Health insurance coverage makes a difference in whether and when people get necessary medical care, where they get their care, and ultimately how healthy they are. Overall, uninsured people are far more likely than those with insurance to not have a usual source of care, to not have had a health care visit in the past year, and to postpone or forgo health care due to cost. Postponed or forgone care can lead to preventable conditions or chronic diseases going undetected and worsening conditions. In addition, for many uninsured people, health care costs create financial stress and can lead to debt as well as difficult choices between health care costs and paying for other needs, like housing, food, and transportation.

Fifteen percent of immigrant adults 18 and older and nearly one in five (18%) nonelderly adult immigrants (ages 18-64) report being uninsured (Figure 2). In comparison, 8% of U.S.-born adults and 11% of U.S.-born nonelderly adults (ages 18-64) say they lack coverage. These higher uninsured rates primarily reflect lower levels of private coverage compared to their U.S.-born counterparts. Medicaid coverage helps offset some but not all of this gap, resulting in higher uninsured rates.

Although most immigrant adults are working, many are employed in lower income jobs and industries that are less likely to offer employer-sponsored insurance, contributing to lower rates of private coverage. Among nonelderly immigrant adults (18-64 years) employed for pay, half (50%) report having employer-sponsored coverage through themselves or a family member. The rate of employer-sponsored coverage is higher among salaried employees (74%) compared with four in ten (43%) of those who are paid hourly and just one in five (18%) who are paid by the job. Reflecting these differences, just 6% of salaried nonelderly immigrant workers say they are uninsured compared with 20% of those who are paid hourly and 38% who are paid by the job.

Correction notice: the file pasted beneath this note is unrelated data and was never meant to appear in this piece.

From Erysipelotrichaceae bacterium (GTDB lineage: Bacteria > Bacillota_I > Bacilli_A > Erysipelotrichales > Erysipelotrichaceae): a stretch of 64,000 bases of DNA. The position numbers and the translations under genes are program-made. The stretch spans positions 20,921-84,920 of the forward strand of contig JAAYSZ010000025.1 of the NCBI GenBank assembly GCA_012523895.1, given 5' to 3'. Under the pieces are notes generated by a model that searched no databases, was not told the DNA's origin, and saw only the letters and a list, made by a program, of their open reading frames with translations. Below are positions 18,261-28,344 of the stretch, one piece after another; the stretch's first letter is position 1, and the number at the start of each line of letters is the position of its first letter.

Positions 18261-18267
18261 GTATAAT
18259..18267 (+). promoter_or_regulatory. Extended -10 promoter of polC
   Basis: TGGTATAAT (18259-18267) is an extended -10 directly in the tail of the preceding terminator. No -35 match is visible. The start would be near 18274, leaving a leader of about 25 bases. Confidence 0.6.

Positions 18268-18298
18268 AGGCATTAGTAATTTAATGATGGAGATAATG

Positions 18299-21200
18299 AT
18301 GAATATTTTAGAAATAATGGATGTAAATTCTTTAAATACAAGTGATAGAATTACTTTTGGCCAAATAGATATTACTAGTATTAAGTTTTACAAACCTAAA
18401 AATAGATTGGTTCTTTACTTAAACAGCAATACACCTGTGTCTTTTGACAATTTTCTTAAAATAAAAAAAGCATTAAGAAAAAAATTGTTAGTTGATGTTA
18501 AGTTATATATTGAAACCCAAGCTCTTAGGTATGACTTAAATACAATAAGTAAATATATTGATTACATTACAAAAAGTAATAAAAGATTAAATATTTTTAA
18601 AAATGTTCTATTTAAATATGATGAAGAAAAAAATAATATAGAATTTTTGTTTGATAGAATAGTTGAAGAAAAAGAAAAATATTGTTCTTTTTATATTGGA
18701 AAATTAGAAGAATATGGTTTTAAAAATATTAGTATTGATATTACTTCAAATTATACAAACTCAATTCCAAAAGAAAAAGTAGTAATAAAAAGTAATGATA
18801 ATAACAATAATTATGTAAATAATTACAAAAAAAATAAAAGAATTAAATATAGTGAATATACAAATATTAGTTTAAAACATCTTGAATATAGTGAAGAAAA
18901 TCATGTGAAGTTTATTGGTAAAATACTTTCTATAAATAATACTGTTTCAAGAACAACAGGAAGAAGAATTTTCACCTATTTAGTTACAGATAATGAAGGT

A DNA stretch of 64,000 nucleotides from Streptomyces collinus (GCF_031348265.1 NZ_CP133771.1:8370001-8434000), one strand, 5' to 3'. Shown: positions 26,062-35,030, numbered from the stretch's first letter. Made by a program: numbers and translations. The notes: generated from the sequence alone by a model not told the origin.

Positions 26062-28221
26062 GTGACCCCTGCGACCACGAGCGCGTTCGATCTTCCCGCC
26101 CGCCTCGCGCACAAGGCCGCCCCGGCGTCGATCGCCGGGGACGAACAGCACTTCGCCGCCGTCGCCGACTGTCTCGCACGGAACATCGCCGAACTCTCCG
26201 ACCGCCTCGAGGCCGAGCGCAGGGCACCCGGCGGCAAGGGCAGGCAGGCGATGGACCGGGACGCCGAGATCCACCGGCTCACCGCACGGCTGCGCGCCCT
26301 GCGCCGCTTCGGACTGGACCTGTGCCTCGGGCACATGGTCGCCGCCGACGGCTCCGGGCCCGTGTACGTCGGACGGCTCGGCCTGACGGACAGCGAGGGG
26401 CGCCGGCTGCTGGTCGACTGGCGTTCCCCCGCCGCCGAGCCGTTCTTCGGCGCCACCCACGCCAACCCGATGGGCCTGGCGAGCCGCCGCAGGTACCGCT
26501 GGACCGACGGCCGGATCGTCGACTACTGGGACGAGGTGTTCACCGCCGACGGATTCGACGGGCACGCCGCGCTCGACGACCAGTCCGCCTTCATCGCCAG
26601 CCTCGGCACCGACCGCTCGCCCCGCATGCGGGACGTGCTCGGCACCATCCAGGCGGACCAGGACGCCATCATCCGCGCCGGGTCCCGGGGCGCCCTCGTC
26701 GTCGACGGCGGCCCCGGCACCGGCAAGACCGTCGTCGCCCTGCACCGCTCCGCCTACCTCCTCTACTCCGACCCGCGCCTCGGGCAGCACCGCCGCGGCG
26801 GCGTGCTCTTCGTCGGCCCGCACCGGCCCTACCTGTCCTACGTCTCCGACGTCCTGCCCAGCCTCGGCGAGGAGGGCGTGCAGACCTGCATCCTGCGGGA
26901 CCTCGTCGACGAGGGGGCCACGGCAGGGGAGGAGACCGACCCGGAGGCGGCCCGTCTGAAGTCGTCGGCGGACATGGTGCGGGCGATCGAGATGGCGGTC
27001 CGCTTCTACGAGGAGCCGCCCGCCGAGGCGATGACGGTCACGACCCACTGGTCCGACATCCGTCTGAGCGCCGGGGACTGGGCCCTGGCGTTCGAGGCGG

Although Medicaid coverage helps fill some of the gap in private coverage for immigrant adults, many noncitizen immigrants are subject to eligibility restrictions for federally funded health coverage programs. In general, lawfully present immigrants must have a “qualified” immigration status to be eligible for Medicaid or the Children’s Health Insurance Program (CHIP), and many must wait five years after obtaining qualified status before they may enroll. States can eliminate the five-year waiting period for children and pregnant people. Lawfully present immigrants can purchase ACA Marketplace coverage without a waiting period. Lawfully present immigrants also can qualify for Medicare if they have sufficient work history or if they are lawful permanent residents and have resided in the U.S. for five years immediately prior to enrolling in Medicare, although those without sufficient work history must pay premiums to enroll in Part A. Undocumented immigrants are not eligible to enroll in any federally funded coverage. A small number of states have extended health coverage to some low-income immigrants regardless of immigration status using state-only funds. Even when eligible for coverage, immigrants may face challenges to enrolling due to language barriers or immigration-related fears.

Reflecting more limited access to coverage, half of likely undocumented immigrant adults (50%) and nearly one in five lawfully present immigrant adults (18%) report being uninsured compared with 6% of naturalized citizens (Figure 3). Moreover, roughly one in four (24%) lower income immigrant adults reports being uninsured compared to just 5% of those with annual incomes of $90,000 or more. Having LEP also is associated with a higher uninsured rate, with one in five (21%) immigrant adults with LEP saying they are uninsured compared with one in ten immigrant adults who are English proficient. In addition to including larger shares of noncitizen immigrants, people with LEP may face linguistic barriers to enrolling in coverage when they are eligible.